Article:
I love driving. My happy place is on the road, music up as I take in the sights of this beautiful country. So when Wilderness asked me if I would like to trial one of their vehicles on a roadie, I was packing before you could say ‘motorhome’.
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Although I edit a motorhome and caravanning magazine, I don’t own one – yet. It’s definitely the dream, and my husband Trev and I often talk about the places we’d love to visit. First though, we had to see if we could survive in one! I am a compact 1.57m, while Trev is a rather less condensed 1.97m, so we had questions. Could he stand up in it, or lie straight in the bed? Could we both be in the kitchen area? And would we have enough storage for all his freediving equipment?
Then there was the topic of where to go. New Zealand’s a big place when you have an open book. Thanks to Wilderness’ thorough pre-departure email information, we help, so we deferred to their website, which has a bunch of itinerary ideas that helped guide us. Eventually we decided to weave our way down the west coast of the North Island, the only definite being that we’d get to Taranaki at some point.
When D-Day arrived, it’s fair to say Trev and I were both in a state of nervous excitement. Armed with the bare pantry essentials, a few extra pillows and enough walking and freediving gear for an Antarctic expedition, we arrived at the Wilderness HQ by Auckland Airport. We were greeted with lots of smiles and taken around our King Twin four-berth motorhome to learn about all the bells and whistles. They didn’t mind our numerous questions at all; they are obviously used to newbies like us!
We needn’t have worried about the bed space; there was oodles of room in the super-comfy – and long – king-size bed (which can be subdivided into a twin) for us both. And there was plenty of head- and width room too – having done a few uncomfortable long-haul flights with Trev, this felt like luxury. Storage was a dream too, and having worked out plans A, B and C for what we’d leave in the car if there wasn’t enough space, we ended up taking everything, with room to spare.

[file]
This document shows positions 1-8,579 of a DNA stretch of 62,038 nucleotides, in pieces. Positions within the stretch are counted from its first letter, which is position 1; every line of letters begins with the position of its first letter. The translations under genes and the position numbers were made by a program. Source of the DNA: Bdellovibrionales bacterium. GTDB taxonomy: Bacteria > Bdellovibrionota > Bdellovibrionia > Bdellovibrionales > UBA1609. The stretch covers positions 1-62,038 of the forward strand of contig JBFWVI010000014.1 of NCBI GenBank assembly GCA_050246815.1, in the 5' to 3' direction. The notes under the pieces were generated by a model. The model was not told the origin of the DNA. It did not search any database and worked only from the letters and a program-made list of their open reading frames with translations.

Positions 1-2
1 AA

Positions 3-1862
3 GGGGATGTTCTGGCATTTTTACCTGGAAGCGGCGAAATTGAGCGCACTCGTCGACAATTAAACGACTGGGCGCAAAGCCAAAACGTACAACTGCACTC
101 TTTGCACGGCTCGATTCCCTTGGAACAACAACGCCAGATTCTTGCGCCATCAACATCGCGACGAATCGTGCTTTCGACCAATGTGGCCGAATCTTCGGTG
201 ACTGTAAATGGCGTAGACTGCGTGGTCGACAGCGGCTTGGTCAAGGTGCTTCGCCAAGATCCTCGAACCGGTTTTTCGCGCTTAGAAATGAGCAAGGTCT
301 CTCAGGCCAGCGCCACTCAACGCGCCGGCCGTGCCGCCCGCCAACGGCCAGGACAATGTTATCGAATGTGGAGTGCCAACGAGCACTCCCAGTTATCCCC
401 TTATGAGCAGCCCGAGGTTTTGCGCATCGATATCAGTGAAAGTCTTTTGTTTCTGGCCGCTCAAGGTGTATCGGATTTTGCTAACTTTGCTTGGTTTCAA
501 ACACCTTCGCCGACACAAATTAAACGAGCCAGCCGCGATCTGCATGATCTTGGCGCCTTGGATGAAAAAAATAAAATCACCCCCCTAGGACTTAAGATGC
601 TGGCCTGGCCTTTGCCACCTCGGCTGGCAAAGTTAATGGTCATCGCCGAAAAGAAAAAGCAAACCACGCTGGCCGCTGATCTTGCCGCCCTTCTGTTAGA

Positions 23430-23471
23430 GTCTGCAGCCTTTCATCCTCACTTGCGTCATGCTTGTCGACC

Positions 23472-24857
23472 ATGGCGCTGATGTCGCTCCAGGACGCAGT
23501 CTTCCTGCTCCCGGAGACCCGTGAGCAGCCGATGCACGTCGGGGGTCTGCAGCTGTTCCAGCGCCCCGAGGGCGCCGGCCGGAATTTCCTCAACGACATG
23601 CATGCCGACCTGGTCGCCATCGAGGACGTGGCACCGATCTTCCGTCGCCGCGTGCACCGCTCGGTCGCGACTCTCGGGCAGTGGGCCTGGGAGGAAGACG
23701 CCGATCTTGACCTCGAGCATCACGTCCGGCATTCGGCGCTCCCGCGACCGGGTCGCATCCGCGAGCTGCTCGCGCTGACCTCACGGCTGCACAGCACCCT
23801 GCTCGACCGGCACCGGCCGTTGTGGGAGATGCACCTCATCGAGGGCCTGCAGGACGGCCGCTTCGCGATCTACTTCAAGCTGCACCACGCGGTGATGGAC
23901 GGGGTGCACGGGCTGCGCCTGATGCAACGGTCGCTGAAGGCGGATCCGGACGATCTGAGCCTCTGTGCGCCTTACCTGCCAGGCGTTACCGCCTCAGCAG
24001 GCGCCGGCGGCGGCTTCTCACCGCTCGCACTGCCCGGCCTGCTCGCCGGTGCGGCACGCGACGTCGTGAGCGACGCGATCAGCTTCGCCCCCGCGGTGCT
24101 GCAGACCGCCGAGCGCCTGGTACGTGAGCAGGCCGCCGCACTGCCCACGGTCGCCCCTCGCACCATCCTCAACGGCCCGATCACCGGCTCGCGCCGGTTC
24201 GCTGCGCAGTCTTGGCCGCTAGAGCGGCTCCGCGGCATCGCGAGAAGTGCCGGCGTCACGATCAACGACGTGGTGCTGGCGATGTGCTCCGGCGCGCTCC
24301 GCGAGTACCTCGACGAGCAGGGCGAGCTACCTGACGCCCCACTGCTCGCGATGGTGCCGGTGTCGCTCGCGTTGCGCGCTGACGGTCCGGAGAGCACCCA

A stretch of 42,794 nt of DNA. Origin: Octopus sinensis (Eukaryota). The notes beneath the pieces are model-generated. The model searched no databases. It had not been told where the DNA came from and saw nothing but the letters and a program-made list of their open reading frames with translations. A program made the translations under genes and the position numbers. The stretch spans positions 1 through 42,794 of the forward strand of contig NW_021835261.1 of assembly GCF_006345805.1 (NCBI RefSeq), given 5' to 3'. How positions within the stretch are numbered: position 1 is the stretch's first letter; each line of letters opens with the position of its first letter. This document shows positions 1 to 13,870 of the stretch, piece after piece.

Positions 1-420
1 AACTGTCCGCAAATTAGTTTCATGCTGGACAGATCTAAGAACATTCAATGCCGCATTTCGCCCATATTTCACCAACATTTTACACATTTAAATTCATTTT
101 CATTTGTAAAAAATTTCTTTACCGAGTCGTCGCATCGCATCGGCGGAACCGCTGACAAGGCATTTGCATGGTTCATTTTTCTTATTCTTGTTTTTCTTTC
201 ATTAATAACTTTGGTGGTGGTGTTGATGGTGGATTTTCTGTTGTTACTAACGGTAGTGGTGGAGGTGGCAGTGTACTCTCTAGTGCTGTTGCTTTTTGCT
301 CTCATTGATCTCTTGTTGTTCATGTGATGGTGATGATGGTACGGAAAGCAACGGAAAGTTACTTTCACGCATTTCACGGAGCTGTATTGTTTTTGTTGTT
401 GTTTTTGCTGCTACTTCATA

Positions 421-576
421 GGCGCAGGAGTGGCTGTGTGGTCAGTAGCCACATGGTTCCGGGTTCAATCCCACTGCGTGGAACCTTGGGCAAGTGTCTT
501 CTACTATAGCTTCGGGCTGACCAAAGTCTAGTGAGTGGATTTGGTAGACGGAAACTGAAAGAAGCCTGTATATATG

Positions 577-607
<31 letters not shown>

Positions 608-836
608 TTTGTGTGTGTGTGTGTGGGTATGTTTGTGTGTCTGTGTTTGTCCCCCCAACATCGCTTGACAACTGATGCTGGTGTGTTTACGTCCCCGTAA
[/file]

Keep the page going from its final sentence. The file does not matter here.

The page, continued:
After signing the paperwork (quick and easy), we set off. There’s a bit of a thing about women driving motorhomes I think, because as soon as I shared a photo on the MCD Instagram page of me driving this 7.4m vehicle, I got messages from a bunch of women congratulating me for driving as they would be too nervous. Honestly – it was a breeze. Sure, you’ve got to think about a few things; it’s a lot longer and heavier than a car, and there’s no such thing as a quick sharp turn, for instance – as I discovered, but more on that later. But driving this baby? Just watch me!
We were determined to go where the mood took us, so with no particular plan in mind we worked our way down past Raglan, Kawhia and Pirongia, stopping occasionally to pick up fresh, locally produced supplies and take in some of the sights, including the beautiful 7km Nikau Loop Walk at Pirongia Forest. The track was well maintained and signposted, and with beautiful weather the whole way, it was wonderful to end it with a refreshing swim in Kapuni Stream before heading back into the motorhome to change.
As we were slowly getting used to the concept of having everything we needed there with us on the road, we wanted to give freedom camping a go. Wilderness recommends the Campable app as a good place to find camping spots – and thank goodness they did, otherwise we’d never have learned of the House on the Hill, a beautiful private patch of farmland in Te Rauamoa with stunning views over the Waikato valley.
It’s at this point Trev and I should have realised that there are times we’re better playing to each others’ strengths. I was determined to drive, which left him on direction duty. Bad idea. We ended up taking a 100km-round detour across gravel roads, meeting cows, chickens and not a lot else, before finally arriving at the house, somewhat frazzled and definitely a little later than planned! Our motorhome handled it beautifully, but we were tired and looking forward to enjoying the sunset from our little spot of paradise...and as we turned into the paddock, that’s when I discovered that thing I mentioned earlier about the motorhome needing a wider turn than a car.
On the positive side, the damage to the motorhome side panel was minimal (and no damage to the sturdy gatepost). At check-in, Wilderness asks you to take photos and report any damage as soon as you can to the office, which we did; they were quick to reassure me they’d seen a lot worse, and not to worry. We could continue to enjoy our trip and their insurance covered the damage.
Knowing Wilderness had us looked after was a huge relief, and we managed to enjoy the sunset, aided in no small part by the beautiful homekill sausages and homemade grapefruitcello brought to us by our lovely host – and the delightfully mischievous cow who kept meandering up to us behind the fence to say hello.